PH: Well, for instance, the slow processes of humans engaged in agriculture in the Hudson River Valley are quite remarkable to watch, and I believe that it is necessary to record that agrarian sense of time. All the figures working: farmers plowing the rich black soil and cutting the hay, planting and harvesting crops. They are young and old, from different parts of the world, all moving very slowly across the land. Often I’ll watch a group crouched over pulling weeds for hours in the blazing sun, just inching along. Time almost stops. It’s an activity that seems more suitable to painting; often the clouds are moving faster than the workers. Is this cinematic? The slowness seems to me a revelation of sorts. These people are undoubtedly going to heaven in my world; they belong there after bending down all day in the summer heat.

There are also, of course, machines, like the tractors that rumble along cutting hay; they look as though they are swimming through the long grass. The funny hay baling machines look like large mechanical bugs shitting out very large, round turds that roll along the ground with steam rising, which is actually hay dust. How biomorphic and allegorical it looks to me.

LF: Your films often remind me of Raymond Williams’s book The Country and the City, where he talks about the false dichotomy between those two geographies. For example how people from the city view the country with romantic whimsy, though in reality the country is a place of work that interconnects with the city in vital lines of communication, industry, and politics.

Do you remember the quote I used in our film The Poor Stockinger, where Williams talks about the idea in painting of “the prospect”:

The signs of people working in the landscape are often seen as obtrusive of spoiling the landscape... There is a sense that when you’re looking at a picture, you want to control and compose the elements, you want in a sense to put a frame around them, as people still do in photography. Too much movement, too much life is going to contradict what you are looking for.

I think the idea in the 18th century of “the prospect,” where you found yourself a commanding point of view and looked over some tract of the country, which was increasingly often like landscape pictures that you’d seen... that [practice] does involve separation from the country as a place of life and work.

How do these ideas relate to your work?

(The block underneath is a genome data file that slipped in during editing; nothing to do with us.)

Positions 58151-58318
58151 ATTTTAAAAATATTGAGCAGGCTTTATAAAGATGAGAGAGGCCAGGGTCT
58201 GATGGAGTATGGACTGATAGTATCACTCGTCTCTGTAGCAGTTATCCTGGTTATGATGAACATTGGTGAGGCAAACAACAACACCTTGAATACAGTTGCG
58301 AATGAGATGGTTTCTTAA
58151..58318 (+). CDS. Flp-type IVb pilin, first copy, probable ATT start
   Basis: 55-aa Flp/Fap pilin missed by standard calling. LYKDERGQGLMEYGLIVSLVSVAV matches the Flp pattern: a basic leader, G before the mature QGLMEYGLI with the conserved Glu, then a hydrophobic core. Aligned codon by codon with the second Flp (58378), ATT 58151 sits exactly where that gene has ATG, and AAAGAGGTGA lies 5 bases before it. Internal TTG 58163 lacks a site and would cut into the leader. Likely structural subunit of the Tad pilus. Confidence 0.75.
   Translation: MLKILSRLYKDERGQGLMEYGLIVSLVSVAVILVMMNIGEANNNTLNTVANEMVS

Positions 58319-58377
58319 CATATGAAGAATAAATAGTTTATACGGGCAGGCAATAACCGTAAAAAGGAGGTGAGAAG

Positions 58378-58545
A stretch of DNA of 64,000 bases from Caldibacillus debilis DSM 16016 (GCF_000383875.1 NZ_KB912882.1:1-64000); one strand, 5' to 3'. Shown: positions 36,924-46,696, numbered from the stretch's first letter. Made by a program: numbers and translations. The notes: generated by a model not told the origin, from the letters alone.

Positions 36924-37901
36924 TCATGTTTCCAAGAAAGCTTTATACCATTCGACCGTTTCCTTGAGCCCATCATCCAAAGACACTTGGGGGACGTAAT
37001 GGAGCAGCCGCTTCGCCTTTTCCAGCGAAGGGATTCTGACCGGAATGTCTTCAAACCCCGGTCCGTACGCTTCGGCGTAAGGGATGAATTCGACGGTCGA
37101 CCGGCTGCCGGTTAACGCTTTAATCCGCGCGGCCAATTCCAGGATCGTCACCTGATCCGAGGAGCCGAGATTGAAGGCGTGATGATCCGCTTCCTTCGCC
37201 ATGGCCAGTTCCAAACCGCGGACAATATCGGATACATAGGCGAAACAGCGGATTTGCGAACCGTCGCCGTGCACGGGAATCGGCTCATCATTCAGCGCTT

PH: I have traditionally bounced back and forth between city and country projects and definitely feel they are connected in many ways. It’s very ironic in today’s crumbling urban spaces—Detroit, for example—where the city is being encroached upon by the country by way of “urban gardens” and “country” markets, the “green belts” and the strong importance of “open spaces.” I always thought the experience of being at sea gave me a greater awareness of urban spaces in that it made me acutely aware of nature’s influence on the city environment.

I remember once reading an account by the painter Albert Pinkham Ryder. There was a parade in Greenwich Village and he was sitting on the curb watching clouds overhead. I’ve always loved the seascapes he painted of New Bedford, Massachusetts. I was a painter when I was young, and painting remains a primary influence on my filmmaking.

There is a lot of self-referencing in many of your recent films, very much like a diary. Why is that?

LF: It’s pure narcissism! Ha, just kidding. I think there are many reasons. One is a reaction against the spurious notion of objectivity in nonfiction film—that somehow these films are impartial or objective and do not encode the beliefs and opinions of the makers. I remember watching documentaries on the BBC when I was growing up and the end credits would list no director, only a producer. Which confused me, as quite often there would be the most overpowering “voice of God” narrator over the top of the imagery.

Sometimes it can be simply a pragmatic reason, you know, to bring a figure into the frame. I have also filmed people I’ve worked with or lived with: Lee Patterson, Eric La Casa, Toshiya Tsunoda, my mother. I believe you and George are on that list now too.

Peter Hutton, Boston Fire, 1979
Courtesy: the artist

PH: Can you talk about your desire to create alternative histories regarding characters from social history: R. D. Laing, Raymond Williams, et cetera? What feeds your urge, as an artist, to revisit history?

LF: Of course we both know that history is constructed, researched, edited, and structured (often around narratives). I am inclined to reject the simple motives that narrative or documentary film often provides us with. Instead I adopt, as you do, an open, observational tendency, with a preference toward the polyvalent.